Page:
Keeping Gen Y Viewers Through Innovation

More and more stations are expanding their presence on the Web and participating in the mobile DTV initiative. While the consumer’s ability to access news and sports via off-air broadcasts is cited as one of the drivers for cord cutting, the growing importance of retransmission consent revenues is a very compelling reason for stations to explore partnering with subscription TV providers and participating in their TV Everywhere initiatives.

This isn’t your grandfather’s television. Or is it? 

A recent Wall Street Journal story recapping the 2010-11 TV season reported there were fewer young people watching TV on traditional sets over the past television season, marking the second consecutive year of decline in the 18-49 demographic.

The article, “TV Networks See Key Audience Erode,” attributed the decline to younger viewers’ embrace of “a proliferation of ways to watch TV shows.” It went on to cite Nielsen data reporting that 25.1 million people between the ages of 18 and 49 watched live or recorded TV, which was down 1.4% from the 2009-10 TV season and 2.7% from two years ago.

A study released last week by Ideas & Solutions!, a Los Angeles-based consulting firm for media and technology companies, took a closer look into the behaviors of viewers in the 18-29 demo. As the study’s title, “Must Choose TV: What Gen Y Thinks About Pay-TV and Cord-Cutting,” suggests, it focused on behaviors among 18 to 29 year-olds who are the most likely to discontinue their pay TV subscriptions. However, it also provides some helpful insights on TV viewing by this traditionally important demographic.

On a troubling note, only 40% of respondents were deemed least likely to cut their pay TV. The remaining 60% of respondents indicated some propensity for “cutting the cord” to their pay TV subscriptions, according to the survey.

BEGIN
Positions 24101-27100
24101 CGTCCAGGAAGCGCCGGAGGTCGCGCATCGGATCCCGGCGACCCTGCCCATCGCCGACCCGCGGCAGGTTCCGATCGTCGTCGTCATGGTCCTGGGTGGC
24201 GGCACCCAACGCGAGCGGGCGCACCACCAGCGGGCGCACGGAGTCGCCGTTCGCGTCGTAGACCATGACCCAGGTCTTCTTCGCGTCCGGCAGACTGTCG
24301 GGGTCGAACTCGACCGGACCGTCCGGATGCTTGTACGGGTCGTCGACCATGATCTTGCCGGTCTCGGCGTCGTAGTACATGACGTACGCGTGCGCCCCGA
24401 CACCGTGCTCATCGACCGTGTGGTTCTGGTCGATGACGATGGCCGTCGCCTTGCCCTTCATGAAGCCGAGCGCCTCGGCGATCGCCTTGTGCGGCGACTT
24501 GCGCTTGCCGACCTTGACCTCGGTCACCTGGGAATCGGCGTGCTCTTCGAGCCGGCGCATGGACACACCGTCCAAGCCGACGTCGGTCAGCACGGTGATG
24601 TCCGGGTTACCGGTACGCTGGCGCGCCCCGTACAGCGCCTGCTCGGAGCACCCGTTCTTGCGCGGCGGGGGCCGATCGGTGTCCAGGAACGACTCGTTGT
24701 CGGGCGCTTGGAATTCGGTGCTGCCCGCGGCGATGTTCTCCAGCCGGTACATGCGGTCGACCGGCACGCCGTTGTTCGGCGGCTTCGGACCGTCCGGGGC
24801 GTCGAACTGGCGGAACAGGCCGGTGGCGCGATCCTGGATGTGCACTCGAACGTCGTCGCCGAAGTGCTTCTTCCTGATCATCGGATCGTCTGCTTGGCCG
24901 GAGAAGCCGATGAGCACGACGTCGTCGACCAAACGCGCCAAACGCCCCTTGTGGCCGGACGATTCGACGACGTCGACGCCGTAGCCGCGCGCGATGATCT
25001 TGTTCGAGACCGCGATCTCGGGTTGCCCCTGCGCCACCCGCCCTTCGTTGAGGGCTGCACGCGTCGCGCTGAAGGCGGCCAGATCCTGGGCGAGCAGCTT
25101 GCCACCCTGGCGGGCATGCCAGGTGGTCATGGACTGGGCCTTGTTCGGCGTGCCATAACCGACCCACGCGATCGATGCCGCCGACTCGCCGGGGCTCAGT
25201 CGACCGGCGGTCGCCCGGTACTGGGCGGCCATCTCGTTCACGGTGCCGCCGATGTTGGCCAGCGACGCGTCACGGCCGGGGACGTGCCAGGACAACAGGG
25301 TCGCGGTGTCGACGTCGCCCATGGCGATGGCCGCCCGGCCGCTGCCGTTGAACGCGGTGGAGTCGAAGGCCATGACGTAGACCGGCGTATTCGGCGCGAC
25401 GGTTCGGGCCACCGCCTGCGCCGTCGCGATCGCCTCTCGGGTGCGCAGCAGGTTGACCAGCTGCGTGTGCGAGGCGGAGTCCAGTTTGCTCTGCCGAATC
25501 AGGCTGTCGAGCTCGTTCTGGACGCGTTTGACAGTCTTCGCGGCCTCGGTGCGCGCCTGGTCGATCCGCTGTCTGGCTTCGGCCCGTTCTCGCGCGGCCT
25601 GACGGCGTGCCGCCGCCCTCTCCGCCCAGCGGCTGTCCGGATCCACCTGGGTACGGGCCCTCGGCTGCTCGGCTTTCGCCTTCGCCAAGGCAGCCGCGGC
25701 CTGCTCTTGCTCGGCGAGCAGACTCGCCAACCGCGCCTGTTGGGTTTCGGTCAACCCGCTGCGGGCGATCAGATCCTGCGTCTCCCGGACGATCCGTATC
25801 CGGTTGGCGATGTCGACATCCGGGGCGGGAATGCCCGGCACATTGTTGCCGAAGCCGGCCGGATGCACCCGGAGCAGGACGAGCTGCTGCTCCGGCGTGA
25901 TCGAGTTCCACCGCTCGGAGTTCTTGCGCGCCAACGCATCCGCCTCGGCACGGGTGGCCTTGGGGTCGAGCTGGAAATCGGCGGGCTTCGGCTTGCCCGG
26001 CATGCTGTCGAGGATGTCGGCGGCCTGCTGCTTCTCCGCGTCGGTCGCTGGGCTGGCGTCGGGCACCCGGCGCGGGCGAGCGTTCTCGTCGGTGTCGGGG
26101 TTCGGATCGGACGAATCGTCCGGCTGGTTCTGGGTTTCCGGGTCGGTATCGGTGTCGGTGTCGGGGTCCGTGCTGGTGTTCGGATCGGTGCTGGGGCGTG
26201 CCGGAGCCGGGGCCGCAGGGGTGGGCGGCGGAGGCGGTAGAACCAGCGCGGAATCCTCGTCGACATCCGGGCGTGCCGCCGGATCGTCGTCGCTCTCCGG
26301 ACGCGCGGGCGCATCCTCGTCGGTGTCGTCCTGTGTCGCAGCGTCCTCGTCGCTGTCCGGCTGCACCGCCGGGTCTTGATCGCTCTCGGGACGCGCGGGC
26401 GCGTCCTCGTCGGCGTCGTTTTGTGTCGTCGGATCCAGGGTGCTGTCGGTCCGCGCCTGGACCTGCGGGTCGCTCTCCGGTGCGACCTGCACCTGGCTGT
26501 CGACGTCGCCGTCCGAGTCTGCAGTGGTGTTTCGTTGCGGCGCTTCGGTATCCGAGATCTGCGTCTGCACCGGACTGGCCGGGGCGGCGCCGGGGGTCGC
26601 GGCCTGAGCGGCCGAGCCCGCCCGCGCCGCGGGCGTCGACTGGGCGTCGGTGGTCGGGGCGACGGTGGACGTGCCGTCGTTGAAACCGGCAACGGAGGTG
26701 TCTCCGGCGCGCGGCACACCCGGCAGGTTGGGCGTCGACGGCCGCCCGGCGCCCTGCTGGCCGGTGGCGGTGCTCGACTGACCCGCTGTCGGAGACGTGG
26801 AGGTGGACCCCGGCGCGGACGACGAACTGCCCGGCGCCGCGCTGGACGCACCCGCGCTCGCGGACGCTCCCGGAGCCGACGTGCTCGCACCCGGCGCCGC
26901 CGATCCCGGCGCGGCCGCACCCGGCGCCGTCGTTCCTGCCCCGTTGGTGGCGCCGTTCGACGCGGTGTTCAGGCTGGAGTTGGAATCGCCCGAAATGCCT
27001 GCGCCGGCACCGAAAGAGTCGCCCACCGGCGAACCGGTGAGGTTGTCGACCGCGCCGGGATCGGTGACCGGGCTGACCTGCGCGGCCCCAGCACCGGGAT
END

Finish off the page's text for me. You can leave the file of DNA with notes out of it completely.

According to the study, those who considered “cutting the cord” were more likely to be early adopters of new technology, such as Hulu and Netflix, and displayed a strong desire to control their TV viewing by using a DVR as well as on-demand services.


In commenting on the study, Glen L. Friedman, president and founder of Ideas & Solutions! Noted: “While the media has focused much of its reporting on the extent of cord-cutting overall, there is little mention of the behaviors and attitudes of vulnerable groups within this key constituency. This is the demographic that  completely transformed the music and the phone business and has already started to  dramatically reshape the pay TV ecosystem.”

Friedman, a veteran of both the MSO and programming sides of the industry, went on to say: “It’s not that the sky is falling, but it certainly warrants a lot of attention, and the subscription-based pay TV providers, along with the programmers who rely on them for distribution, should really invest the time and the resources to get to know this audience better.”

Part of that knowledge would include understanding the drivers for cord-cutting. Survey respondents who were most likely to drop their subscriptions indicated that the most unattractive aspect of subscription-based pay TV is its cost-benefit equation. In fact, 69% of what the survey terms “At-Risk” responders and 61% of the “Leaners” cited the expense as the main reason they would consider discontinuing their pay TV service. That reason was cited far more than “Other ways I can watch entertainment content,” which was given by 36% and 35% of the “At-Risk” and “Leaner” respondents, respectively.

The other side of the coin is the characteristics that contribute to the “stickiness” marketers so often talk about. The study found:

  • Fans of sports programming were much more likely to be loyal customers.
  • Convenience factors ranked as a major reason for many subscribers to keep their service. Viewers prefer paying their bills in a single lump sum and enjoy the “communal” aspects of pay TV, as well as the “stumble upon” experience of browsing the channels.
  • In qualitative interviews, many of those who have already moved away from pay TV said they may, in fact, return if their lifestyle situations changed and providers were more attuned to their preferences.

Not surprisingly, viewer interest in these benefits is driving some of the innovations that we’re seeing in the industry. At a keynote session at MFM’s recent Media Finance Focus 2011 conference, Turner Broadcasting System’s Andy Heller noted that while subscription TV remains one of the best entertainment values — “less than the cost of a ballgame,” the industry had been at risk of undermining that value by giving its programming away with commercial-free viewing often within just a few hours of its on-air debut.